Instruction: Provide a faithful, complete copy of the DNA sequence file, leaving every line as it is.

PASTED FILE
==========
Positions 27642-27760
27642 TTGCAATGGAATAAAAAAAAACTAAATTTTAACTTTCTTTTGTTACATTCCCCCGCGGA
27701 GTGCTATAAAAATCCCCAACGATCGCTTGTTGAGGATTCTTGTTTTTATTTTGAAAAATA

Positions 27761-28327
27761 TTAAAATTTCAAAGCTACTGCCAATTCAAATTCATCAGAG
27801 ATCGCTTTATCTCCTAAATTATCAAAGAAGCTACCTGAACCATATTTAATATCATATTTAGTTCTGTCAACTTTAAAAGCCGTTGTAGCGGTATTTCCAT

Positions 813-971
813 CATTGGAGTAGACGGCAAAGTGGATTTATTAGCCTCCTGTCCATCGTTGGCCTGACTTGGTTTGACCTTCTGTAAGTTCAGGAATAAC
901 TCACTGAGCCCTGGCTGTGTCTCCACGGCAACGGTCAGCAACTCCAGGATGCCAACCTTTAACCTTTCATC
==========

Positions 27642-27760
27642 TTGCAATGGAATAAAAAAAAACTAAATTTTAACTTTCTTTTGTTACATTCCCCCGCGGA
27701 GTGCTATAAAAATCCCCAACGATCGCTTGTTGAGGATTCTTGTTTTTATTTTGAAAAATA

Positions 27761-28327
27761 TTAAAATTTCAAAGCTACTGCCAATTCAAATTCATCAGAG
27801 ATCGCTTTATCTCCTAAATTATCAAAGAAGCTACCTGAACCATATTTAATATCATATTTAGTTCTGTCAACTTTAAAAGCCGTTGTAGCGGTATTTCCAT

Positions 813-971
813 CATTGGAGTAGACGGCAAAGTGGATTTATTAGCCTCCTGTCCATCGTTGGCCTGACTTGGTTTGACCTTCTGTAAGTTCAGGAATAAC
901 TCACTGAGCCCTGGCTGTGTCTCCACGGCAACGGTCAGCAACTCCAGGATGCCAACCTTTAACCTTTCATC